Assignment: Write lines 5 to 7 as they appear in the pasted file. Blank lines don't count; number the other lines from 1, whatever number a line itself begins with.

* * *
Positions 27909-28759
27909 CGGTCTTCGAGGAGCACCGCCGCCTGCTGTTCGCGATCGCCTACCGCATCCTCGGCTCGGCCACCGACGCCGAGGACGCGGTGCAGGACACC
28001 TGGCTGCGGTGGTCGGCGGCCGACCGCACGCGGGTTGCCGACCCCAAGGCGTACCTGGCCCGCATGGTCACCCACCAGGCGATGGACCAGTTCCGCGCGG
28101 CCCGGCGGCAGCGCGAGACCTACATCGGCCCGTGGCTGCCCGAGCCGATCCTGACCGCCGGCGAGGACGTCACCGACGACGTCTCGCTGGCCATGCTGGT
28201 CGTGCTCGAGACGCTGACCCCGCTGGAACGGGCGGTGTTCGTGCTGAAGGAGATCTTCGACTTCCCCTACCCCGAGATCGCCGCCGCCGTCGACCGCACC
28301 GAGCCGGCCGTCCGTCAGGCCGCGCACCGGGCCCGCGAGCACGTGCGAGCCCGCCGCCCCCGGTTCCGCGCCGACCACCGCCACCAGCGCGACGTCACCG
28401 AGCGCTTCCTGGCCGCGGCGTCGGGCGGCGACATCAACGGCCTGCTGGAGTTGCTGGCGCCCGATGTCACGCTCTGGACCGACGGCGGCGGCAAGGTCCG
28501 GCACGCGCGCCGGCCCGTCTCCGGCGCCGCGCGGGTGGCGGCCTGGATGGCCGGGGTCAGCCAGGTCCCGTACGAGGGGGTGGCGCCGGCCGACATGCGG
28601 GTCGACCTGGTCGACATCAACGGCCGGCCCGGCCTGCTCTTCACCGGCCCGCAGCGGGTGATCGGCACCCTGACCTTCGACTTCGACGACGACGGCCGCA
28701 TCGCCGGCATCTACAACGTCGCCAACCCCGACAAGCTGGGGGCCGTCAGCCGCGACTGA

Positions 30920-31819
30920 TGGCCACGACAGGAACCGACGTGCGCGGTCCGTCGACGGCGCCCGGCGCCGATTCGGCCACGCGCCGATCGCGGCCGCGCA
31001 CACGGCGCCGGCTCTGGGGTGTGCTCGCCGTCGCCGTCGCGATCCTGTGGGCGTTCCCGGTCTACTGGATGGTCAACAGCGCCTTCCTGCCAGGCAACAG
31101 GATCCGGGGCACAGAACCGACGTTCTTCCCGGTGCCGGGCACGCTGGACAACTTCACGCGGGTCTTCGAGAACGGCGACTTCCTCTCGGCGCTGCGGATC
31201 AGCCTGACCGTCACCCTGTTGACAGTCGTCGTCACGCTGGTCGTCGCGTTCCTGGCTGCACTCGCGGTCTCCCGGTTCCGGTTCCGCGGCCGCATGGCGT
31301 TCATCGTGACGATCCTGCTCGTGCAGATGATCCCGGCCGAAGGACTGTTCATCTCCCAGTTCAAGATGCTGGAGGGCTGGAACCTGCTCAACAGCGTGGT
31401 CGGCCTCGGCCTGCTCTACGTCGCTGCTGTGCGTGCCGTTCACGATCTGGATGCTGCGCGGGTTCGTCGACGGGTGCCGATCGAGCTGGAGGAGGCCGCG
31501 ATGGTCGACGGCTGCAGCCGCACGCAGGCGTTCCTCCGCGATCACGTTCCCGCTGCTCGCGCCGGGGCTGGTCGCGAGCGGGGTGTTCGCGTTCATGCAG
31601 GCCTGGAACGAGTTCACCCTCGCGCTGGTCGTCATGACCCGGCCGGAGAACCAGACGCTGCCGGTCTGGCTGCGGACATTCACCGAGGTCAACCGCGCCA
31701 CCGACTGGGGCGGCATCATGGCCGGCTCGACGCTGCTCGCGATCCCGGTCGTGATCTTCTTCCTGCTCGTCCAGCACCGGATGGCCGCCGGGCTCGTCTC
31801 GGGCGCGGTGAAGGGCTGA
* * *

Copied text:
28201 CGTGCTCGAGACGCTGACCCCGCTGGAACGGGCGGTGTTCGTGCTGAAGGAGATCTTCGACTTCCCCTACCCCGAGATCGCCGCCGCCGTCGACCGCACC
28301 GAGCCGGCCGTCCGTCAGGCCGCGCACCGGGCCCGCGAGCACGTGCGAGCCCGCCGCCCCCGGTTCCGCGCCGACCACCGCCACCAGCGCGACGTCACCG
28401 AGCGCTTCCTGGCCGCGGCGTCGGGCGGCGACATCAACGGCCTGCTGGAGTTGCTGGCGCCCGATGTCACGCTCTGGACCGACGGCGGCGGCAAGGTCCG